We’ve now moved past the brief period when although midsummer has passed, the evenings seem to hang on to their long daylight hours. Over the last fortnight the day length seems to be shortening fast. I love this time of the year, with much to harvest, new autumnal flowers and colours, and cool nights preluding the first fog for a while. Perched as we are on a hillside, we’re sometimes above the mist in the valley floor, but a couple of times recently it’s been thick outside the kitchen windows, and has lingered for a couple of hours.
This morning it cloaked the hard nocturnal work of countless spiders, their skilful constructions plain to see.
With a light breeze blowing and billowing the orb web spider’s efforts like pulling spinnakers, I was actually more struck by some other species’ efforts, which by creating concave sheets of fine mesh seemed to me to have potential as inspirational ideas for contemporary architecture roofing designs. One in particular caught my eye as it overlaid tiny yellow torches of colour which on closer inspection turned out to be the developing spore capsules of a clump of moss.
Before this glimpse of autumn, we reached last week the Welsh fifteen moment, the day on which I was able to count more than 15 butterflies simultaneously on our Buddleias. This nearly always comes so late in the year that one has by then despaired for butterfly survival, but starting with a Comma, then Red Admirals, Speckled Woods and finally a half-dozen Peacocks, all the usual suspects have appeared.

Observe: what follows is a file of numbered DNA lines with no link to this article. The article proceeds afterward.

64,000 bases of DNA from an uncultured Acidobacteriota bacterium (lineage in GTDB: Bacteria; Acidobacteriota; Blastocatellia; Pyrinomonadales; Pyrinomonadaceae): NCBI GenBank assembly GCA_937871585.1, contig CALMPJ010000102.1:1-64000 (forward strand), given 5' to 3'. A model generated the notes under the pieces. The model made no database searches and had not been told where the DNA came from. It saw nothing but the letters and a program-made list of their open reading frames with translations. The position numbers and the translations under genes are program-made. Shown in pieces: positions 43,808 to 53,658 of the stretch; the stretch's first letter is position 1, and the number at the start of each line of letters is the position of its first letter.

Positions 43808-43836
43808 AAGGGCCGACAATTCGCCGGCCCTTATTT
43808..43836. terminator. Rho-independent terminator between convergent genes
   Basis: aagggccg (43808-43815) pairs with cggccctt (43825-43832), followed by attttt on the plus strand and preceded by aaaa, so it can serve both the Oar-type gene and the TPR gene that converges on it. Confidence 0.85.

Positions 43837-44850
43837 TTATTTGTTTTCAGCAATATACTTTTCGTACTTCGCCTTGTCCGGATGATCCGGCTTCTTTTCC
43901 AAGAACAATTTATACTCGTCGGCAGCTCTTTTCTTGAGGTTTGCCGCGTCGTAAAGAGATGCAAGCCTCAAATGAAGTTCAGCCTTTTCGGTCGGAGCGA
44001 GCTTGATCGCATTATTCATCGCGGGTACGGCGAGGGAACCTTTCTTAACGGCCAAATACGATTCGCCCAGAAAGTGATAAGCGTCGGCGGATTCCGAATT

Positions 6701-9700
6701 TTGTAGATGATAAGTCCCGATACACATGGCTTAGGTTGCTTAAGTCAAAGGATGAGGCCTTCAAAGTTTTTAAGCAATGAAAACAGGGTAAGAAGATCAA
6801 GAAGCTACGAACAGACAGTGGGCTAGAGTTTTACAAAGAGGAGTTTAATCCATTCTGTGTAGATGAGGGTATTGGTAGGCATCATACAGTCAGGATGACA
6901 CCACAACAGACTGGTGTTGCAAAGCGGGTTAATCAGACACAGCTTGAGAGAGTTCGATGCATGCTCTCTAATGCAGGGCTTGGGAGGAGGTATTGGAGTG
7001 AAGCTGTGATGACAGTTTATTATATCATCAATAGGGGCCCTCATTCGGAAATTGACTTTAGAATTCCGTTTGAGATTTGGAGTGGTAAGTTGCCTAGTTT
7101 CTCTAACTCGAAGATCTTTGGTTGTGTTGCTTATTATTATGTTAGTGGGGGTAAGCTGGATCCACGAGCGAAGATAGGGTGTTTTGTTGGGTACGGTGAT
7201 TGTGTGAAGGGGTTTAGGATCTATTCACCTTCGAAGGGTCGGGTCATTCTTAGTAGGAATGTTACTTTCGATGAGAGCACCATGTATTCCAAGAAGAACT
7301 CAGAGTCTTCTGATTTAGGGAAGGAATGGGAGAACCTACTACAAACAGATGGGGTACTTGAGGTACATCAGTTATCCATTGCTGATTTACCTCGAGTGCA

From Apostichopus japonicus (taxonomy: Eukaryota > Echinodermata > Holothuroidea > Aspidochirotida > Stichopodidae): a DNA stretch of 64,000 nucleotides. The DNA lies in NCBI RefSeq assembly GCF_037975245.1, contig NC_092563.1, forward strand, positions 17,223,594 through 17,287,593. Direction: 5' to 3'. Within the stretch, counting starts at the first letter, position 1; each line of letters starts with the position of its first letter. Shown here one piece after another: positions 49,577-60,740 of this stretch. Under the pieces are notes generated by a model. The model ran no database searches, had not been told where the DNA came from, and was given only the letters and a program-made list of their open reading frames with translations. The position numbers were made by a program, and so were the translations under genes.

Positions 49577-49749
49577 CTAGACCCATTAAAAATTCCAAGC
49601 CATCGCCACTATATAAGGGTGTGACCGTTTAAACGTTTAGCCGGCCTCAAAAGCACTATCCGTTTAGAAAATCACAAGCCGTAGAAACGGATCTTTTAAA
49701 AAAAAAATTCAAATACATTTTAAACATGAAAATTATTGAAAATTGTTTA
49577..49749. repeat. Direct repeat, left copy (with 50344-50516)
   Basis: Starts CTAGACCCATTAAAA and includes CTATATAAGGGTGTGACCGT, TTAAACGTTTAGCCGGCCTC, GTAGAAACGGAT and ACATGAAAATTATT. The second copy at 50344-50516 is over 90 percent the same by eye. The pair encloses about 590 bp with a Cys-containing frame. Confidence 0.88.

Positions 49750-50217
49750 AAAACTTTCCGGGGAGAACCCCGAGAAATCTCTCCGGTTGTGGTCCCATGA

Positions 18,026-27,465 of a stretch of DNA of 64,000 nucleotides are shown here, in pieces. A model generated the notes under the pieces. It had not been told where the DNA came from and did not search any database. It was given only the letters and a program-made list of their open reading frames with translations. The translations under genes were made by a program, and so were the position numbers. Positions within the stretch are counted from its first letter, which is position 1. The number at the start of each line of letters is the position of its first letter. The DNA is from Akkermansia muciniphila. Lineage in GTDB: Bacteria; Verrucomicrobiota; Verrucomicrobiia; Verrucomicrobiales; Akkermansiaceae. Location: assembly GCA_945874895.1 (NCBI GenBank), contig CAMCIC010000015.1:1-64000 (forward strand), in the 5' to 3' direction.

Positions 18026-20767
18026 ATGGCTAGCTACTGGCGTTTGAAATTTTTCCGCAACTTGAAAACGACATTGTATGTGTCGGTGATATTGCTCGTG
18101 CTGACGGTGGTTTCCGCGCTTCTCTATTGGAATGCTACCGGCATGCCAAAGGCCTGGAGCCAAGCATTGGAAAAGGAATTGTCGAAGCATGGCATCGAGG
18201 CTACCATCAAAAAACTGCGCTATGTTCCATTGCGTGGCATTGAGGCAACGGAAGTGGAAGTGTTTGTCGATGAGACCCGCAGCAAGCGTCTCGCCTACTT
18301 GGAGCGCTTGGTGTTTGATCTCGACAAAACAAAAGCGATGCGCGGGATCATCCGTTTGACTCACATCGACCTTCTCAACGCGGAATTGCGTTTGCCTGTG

Except the Small Tortoiseshell, which was present in abundance last autumn, and even earlier this year, but to date, not a single one has been spotted this month. I did a search for Butterfly Conservation’s Big Butterfly count, and discovered that again this year it pretty much excludes data from the Welsh Uplands, since the cut off date for records of butterflies seen was August 7 th (which was in any case an extension by one week to allow for the poor weather this summer).
With lots of marjoram in flower right now in the garden, as well as Buddleia, Sedums and Asters still to come, there should be plenty of nectar to keep the butterflies going for a few more weeks, provided we get a bit more sunny weather.
Along with the arrival of the butterflies, there’s also been a noticeable pick up in the number of bumblebees in the garden again. I’ve mentioned this dip in their numbers before, and in trying to find a bit more information on the topic, came across an excellent article from the Natural History Museum on the general decline in bumblebee numbers recently in the UK. It made the point which I’d never thought about before, that bumblebees are mainly insects of the temperate northern hemisphere, and their life-cycle is designed to cope with this environment. They survive through the hibernation of single mated queens to survive the harsh winters, followed by rapid new colony development and build up in spring. But always limited to a relatively small number of adults within a colony (a few hundred maximum).
In contrast, the honey bee life cycle requires the maintenance of the complete colony, throughout the winter. Although within the hive the number of bees reduces to just a few thousand, maintaining a core temperature of about 30 degrees C to sustain this nucleus of bees is clearly a big challenge. Honey bees and other bee species of this type are therefore more common throughout the tropical and Mediterranean climate zones of the planet. Indeed although we’ve had a few honeybee workers visiting both white and blue borage flowers recently, there have been no signs of scout bees around the hollowed out tree trunk at all this year. Perhaps I’ll give it one more season, and then decide whether to abandon the plan of having honeybees up here, or bite the bullet and shell out for a nucleus of bees to try to populate the homebuilt hive with.
The return of significant numbers of bumblebees after the July dip always seems to coincide with the flowering of Common Knapweed in the garden, and this is a magnet for many species, as well as hoverflies, moths and butterflies.